For most shooters, the first weapon they get is either a vintage hand-me-down or, like me, a military surplus long gun. I still fondly remember the beaming smile I had the morning of my 18th birthday when I knew in a few short hours I would have my very first gun that was MINE. For me, this was a Yugoslavian SKS, which in turn sparked a love for all things military. Over the years I have bought dozens of milsurps, and then in 2012, I found a gun that completely shook my concept of what a milsurp could be, the Swiss K31.

History Lesson:

The Swiss were actually neutral during World War II, but they fielded and trained a formidable army equipped with a very unique rifle. The K-31 is a straight pull, box magazine fed, bolt action in the brutal 7.5x55mm caliber. As with all things Swiss, the anal-retentive attention to detail is staggering. The super tight tolerances and unflinching detail in these guns made them very accurate.

In World War II, the Swiss remained free from axis rule thanks in no small part to this rifle. While technically considered neutral, they created a strategy called “the National Redoubt”, which comprised of forts and redoubts at vital passes through the mountains with k-31 armed marksmen being its backbone. The idea of marching up the alps against well-trained marksmen that could confidently engage out to 1000m with MOA or Sub MOA accuracy proved to be too costly for Hitler to pursue.

Shooting the K-31:

My first time shooting a k-31 was with a good friend of mine in the woods on my 300m range. He handed me this goofy operating rifle in a battered stock and told me to shoot the can of Tannerite at the 200 yard mark. I laughed at the idea, but went prone and took aim. The first thing you notice behind the trigger of a k-31 is the classic Mauser-like rear sight, which is slid up to the 200m mark, as you would on any milsurp, without problem. Then I ran the bolt forward which just felt cool, smooth, and it locked up rock-solid. Finally, it came time to shoot. Pulling through the first stage of the trigger was nothing new to me, but then suddenly at about three pounds it shot and literally scared me. The boom of a pound of tannerite sounded off through the woods, and I was flabbergasted. Cold shot, I had hit it on the first pull of the trigger, and my jaw was on the floor. I proceeded to run another 29 rounds of the surplus gp-11 ammo through it, and once I realized I was in fact shooting a milsurp with a three pound smooth as glass trigger hitting sub moa, I decided I HAD to have one. That night I went online and began my search, and three days later, I was at my FFL picking up my new rifle ($325 after transfer and shipping). Since then, I have shot at least 1500 rounds through it, and to this day, it is still super crisp, composed, and laser beam accurate.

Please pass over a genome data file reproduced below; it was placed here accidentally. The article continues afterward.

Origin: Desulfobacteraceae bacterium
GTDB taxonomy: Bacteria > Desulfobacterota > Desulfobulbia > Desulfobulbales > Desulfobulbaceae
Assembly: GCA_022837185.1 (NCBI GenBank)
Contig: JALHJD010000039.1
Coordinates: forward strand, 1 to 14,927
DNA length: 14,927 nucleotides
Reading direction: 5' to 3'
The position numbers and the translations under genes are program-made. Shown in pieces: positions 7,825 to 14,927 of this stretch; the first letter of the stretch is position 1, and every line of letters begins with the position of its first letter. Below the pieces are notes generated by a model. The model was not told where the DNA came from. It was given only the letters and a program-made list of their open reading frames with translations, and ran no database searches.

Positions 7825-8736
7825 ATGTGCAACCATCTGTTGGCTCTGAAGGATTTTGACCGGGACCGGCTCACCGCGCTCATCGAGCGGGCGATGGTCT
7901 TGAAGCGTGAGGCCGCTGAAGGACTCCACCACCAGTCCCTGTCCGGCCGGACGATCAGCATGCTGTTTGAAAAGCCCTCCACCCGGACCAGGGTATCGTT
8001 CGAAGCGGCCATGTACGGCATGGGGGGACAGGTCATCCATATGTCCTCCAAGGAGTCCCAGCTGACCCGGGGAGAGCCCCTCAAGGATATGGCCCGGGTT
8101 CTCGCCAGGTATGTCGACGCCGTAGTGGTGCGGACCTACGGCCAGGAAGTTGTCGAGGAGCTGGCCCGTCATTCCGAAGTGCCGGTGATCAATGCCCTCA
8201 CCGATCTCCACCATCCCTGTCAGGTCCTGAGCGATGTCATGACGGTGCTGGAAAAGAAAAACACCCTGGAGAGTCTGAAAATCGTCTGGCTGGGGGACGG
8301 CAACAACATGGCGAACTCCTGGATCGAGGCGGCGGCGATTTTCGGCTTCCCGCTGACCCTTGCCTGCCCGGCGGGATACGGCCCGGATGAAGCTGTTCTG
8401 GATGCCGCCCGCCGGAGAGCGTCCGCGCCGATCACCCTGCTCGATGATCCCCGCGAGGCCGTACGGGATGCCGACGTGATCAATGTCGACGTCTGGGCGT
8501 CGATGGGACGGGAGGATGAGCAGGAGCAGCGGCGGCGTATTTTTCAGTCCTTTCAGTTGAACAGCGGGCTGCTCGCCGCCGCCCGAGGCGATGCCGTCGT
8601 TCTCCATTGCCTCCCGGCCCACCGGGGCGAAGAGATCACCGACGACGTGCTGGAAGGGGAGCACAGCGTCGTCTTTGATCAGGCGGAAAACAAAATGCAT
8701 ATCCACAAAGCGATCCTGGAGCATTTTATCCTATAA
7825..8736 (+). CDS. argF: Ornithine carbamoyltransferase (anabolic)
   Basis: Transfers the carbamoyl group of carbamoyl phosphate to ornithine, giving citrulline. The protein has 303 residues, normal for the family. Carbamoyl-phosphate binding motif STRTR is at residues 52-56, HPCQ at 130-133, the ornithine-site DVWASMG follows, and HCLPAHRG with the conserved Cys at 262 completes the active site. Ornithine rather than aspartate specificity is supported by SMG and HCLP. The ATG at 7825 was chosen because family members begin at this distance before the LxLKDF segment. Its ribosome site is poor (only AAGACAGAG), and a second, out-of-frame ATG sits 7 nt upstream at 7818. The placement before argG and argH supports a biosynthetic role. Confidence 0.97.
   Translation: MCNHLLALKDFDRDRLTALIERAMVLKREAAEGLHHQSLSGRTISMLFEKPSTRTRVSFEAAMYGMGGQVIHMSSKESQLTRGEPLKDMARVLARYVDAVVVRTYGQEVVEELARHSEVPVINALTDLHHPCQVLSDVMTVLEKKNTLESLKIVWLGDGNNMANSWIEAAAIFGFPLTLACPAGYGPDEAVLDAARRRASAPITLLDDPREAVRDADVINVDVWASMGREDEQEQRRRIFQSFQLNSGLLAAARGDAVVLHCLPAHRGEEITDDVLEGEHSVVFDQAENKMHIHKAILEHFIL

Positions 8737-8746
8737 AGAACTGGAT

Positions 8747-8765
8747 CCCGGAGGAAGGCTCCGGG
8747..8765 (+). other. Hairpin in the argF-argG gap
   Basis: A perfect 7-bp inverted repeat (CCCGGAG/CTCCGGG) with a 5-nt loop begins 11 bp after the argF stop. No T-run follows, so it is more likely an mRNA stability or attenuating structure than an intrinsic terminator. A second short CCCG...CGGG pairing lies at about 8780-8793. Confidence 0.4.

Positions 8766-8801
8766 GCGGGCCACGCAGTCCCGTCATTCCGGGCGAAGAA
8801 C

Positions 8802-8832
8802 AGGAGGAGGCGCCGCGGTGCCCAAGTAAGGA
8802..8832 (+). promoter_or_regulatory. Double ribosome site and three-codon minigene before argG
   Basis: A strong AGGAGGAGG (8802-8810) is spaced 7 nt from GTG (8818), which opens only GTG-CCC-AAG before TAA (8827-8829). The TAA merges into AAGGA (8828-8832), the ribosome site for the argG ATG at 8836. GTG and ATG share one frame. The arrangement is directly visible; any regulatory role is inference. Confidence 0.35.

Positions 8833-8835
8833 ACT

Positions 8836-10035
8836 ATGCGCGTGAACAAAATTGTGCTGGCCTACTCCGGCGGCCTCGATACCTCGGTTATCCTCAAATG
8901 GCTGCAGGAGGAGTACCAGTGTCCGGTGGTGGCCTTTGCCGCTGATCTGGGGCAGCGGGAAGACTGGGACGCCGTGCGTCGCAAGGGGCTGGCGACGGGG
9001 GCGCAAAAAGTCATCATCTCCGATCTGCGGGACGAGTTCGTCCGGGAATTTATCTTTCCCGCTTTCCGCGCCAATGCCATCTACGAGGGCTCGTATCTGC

The Ammo:

The ammunition can still be reliably found at sane prices, on average 40-60 cents a round for the shiny gp-11 surplus ammo in the small 10 round boxes and around $20 for a box of Privi soft points. While talking about the ammo, it is crucial to mention that it is match grade, even as decades old surplus. I took 3 boxes of 10 apart (from different orders) and found a variance of about 100th of a grain max on both bullet weight and charge weight, with all lengths being precisely the same. Again, the Swiss do not mess around. The 7.5×55 is a bit heavier recoil than a .308 or even a 54r, but it is by no means a shoulder breaker. Reloading dies are available, and it uses a .308 pill, so it’s pretty easy to get set up reloading, with the only real issue in reloading being the need for good, full length dies. The surplus averaged 2561fps and seemed to hit the steel just a touch harder than .308.

Final Thoughts:

Overall, I feel this is a rifle that everyone should own, especially with its fair price (as of writing this Nov 1, 2013 the rifles average $350-$400). It will out-perform almost anything else in its price range. My personal advice is get one now, before the price climbs more. Various places online stock the gp-11 surplus, and every gun show I’ve visited has had the soft point ammo on the tables. The K-31 is a great shooting, unique gun that will only go up in value. Period.